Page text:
Pain Conditions

Carpal Tunnel Syndrome

What is carpal tunnel syndrome (CTS)?

CTS is caused by pressure on the median nerve within the carpal tunnel located on the palm side of the wrist.

What are the symptoms of CTS?

Pain, numbness and tingling sensation affecting the thumb, index finger, middle finger and ring finger. The little finger is usually unaffected.

Weakness in the hand and fingers leading to inability to hold a cup or chopsticks.

How is CTS treated?

Work or lifestyle modification, rest, wrist splint and anti-inflammatory medications are the first line treatment.

Steroid injections can also give temporary relief by reducing swelling and inflammation.

Surgery is needed for those with persistent pain and numbness despite conservative management.

Chronic Pancreatitis

What is chronic pancreatitis?

Chronic pancreatitis is due to repeated inflammation of the pancreas. It leads to permanent pancreatic damage and loss of function.

Excessive alcohol use, smoking, diabetes and obesity are the risk factors for developing pancreatitis.

What are the symptoms of chronic pancreatitis?

Constant abdominal pain with recurrent episodes of severe pain. Associated symptoms include back pain, vomiting, diarrhoea and loss of weight.

How can the pain from chronic pancreatitis be treated?

Pain medication is usually needed to manage the severe pain. Avoiding smoking and drinking alcohol is important to reduce the acute flares.

Administering nerve blocks e.g. coeliac plexus or splanchnic nerve blocks may help to control severe and persistent pain.

Patients with unremitting pain may benefit from spinal cord stimulation. This is an advanced therapy to modulate the nerves that are carrying pain signals from the pancreas.

Chronic Prostatitis

What is chronic prostatitis?

Chronic prostatitis is the inflammation of the prostate that persists for more than 3 months. It can occur after an urinary tract infection or bacterial prostatitis. In other situations, no bacteria is found and the condition develops into chronic pelvic pain syndrome.

What are the symptoms of chronic prostatitis?

Pain around the lower abdomen, buttock, anus, penis, and testicles. You may also experience pain when urinating, an urgent need to urinate or urinating many times a day. Sexual dysfunction including painful ejaculation is also common.

How can the pain from chronic prostatitis be treated?

Chronic bacterial prostatitis will require a long-term course of antibiotics. Pain medication, muscles relaxants etc. can help manage the pain.

A hypogastric sympathetic plexus block under X-ray guidance is sometimes administered to
help reduce the pain.

Interstitial Cystitis (Painful Bladder Syndrome)

What is interstitial cystitis?

Interstitial cystitis is a painful bladder condition of unknown cause. There is usually a sensation of pain and pressure in the bladder region.

What are the symptoms of interstitial cystitis?

Urgency to urinate, frequent urination, or pain when the bladder is full.

In women, other symptoms include pain in the pelvis, vagina and anus; in men, other symptoms include pain in the pelvis, scrotum and anus.

How can the pain from interstitial cystitis be treated?

Your urologist may recommend Botulinum toxin injection into the bladder wall, or instillation of dimethyl sulfoxide into the bladder. Pain medications are frequently used to reduce pain.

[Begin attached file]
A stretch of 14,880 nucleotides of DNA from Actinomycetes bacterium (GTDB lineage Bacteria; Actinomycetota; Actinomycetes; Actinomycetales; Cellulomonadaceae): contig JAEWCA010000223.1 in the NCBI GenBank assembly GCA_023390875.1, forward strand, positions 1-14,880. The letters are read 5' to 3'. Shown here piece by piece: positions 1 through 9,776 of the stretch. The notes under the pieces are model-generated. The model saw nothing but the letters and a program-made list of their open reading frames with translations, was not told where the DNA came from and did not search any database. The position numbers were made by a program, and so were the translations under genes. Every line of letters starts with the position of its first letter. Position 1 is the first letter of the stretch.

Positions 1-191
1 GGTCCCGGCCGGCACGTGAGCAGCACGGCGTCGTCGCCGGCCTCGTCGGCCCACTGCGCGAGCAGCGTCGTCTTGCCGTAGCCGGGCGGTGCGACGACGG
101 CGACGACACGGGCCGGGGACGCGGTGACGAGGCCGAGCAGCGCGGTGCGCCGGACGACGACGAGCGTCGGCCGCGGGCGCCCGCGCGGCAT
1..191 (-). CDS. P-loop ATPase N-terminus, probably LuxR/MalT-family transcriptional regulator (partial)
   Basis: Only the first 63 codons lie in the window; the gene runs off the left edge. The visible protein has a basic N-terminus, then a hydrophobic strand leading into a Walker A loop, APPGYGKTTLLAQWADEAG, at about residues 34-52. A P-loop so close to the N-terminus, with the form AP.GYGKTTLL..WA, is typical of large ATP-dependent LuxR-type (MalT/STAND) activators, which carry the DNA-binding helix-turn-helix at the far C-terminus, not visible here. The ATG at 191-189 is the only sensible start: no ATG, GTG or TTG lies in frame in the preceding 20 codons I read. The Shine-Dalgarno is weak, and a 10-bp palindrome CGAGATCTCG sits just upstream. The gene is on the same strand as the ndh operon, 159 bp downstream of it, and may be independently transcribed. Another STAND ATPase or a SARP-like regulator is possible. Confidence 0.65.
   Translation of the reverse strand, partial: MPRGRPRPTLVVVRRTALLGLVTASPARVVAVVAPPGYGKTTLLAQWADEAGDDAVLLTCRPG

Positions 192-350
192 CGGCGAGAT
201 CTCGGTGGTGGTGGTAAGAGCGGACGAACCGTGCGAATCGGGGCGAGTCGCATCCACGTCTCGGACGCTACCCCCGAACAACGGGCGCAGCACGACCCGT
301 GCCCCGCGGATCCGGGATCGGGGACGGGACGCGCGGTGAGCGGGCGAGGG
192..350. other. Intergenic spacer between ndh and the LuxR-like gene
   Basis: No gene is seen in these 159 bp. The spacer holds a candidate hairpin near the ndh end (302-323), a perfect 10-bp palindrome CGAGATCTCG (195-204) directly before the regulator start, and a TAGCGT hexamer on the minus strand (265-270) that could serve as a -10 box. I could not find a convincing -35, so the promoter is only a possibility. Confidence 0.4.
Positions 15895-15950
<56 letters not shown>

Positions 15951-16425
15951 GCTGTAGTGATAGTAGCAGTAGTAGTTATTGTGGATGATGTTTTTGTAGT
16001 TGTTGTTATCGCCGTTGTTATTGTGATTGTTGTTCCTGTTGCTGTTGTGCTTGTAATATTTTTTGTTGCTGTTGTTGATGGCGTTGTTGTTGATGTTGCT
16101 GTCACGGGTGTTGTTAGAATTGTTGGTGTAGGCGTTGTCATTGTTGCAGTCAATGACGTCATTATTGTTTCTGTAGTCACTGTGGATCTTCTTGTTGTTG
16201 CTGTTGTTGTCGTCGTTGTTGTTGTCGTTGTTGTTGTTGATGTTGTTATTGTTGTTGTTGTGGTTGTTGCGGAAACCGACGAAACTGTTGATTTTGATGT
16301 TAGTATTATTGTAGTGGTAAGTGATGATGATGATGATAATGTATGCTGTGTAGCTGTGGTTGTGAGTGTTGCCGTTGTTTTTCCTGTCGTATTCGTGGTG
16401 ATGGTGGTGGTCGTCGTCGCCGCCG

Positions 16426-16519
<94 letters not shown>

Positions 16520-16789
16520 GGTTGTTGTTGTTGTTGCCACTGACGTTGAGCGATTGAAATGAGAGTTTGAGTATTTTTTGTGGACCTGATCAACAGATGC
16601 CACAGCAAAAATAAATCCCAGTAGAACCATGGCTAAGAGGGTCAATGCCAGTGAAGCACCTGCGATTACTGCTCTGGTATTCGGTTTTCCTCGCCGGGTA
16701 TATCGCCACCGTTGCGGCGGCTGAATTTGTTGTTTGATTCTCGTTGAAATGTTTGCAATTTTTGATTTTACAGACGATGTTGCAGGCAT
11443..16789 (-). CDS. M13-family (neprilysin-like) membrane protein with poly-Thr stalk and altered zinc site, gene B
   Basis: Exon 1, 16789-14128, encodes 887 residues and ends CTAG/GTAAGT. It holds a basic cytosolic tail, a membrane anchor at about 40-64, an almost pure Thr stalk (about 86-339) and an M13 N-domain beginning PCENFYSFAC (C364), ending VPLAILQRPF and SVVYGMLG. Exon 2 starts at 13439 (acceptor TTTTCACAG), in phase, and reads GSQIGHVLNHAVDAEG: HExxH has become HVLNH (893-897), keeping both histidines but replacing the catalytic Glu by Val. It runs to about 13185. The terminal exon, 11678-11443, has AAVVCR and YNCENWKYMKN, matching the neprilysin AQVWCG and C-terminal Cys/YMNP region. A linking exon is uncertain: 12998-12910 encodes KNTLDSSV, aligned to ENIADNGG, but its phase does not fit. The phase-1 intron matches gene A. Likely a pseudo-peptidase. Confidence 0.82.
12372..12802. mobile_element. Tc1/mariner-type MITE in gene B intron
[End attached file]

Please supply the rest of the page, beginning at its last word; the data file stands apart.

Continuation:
Administering nerve blocks e.g. hypogastric plexus block can be helpful. Severe and persistent pain from interstitial cystitis may also benefit from sacral nerve stimulation.

Chronic Pelvic Pain Syndrome

What is chronic pelvic pain syndrome (CPPS)?

CPPS is a difficult condition to diagnose because there is no obvious ongoing disease process. It may be associated with chronic prostatitis, interstitial cystitis, endometriosis, vulva pain, anal pain or even irritable bowel syndrome.

Patients frequently present with concurrent depression, anxiety or emotional distress.

What are the symptoms of CPPS?

Constant abdominal or pelvic pain with urinary symptoms (frequency, urgency, pain on urinating), bowel symptoms (diarrhoea, cramps) or sexual dysfunction (pain on intercourse, ejaculation).

How can CPPS be treated?

A combination approach involving physiotherapy, psychotherapy, and pain medications is very important as there is usually no complete cure to this condition.

Severe CPPS may benefit from neuromodulation, i.e. sacral nerve stimulation.

Complex Regional Pain Syndrome

What is complex regional pain syndrome?

Complex regional pain syndrome (CRPS) is an uncommon chronic pain condition usually affecting the arm or the leg. It can develop after a minor injury (e.g. ankle sprain), fracture or surgery to the limb. The pain is out of proportion to the initial injury.

What are the symptoms of CRPS?

Pain, hypersensitivity to touch, swelling, abnormal sweating, warmth or coldness in the affected arm or leg. There may also be hair, skin and nail changes, muscle loss, muscle weakness and tremors.

How is CRPS treated?

Treatment needs to be initiated as soon as possible to ensure a good outcome. Antidepressants, anticonvulsants, and local anaesthetic plasters are used to control pain.

Severe CRPS may even require sympathetic nerve blocks, intravenous ketamine infusion or spinal cord stimulation to relieve the pain.

Physiotherapy, occupational therapy and exercises have to complement medical treatment to restore function and mobility of the affected limb.

Other Pain Conditions


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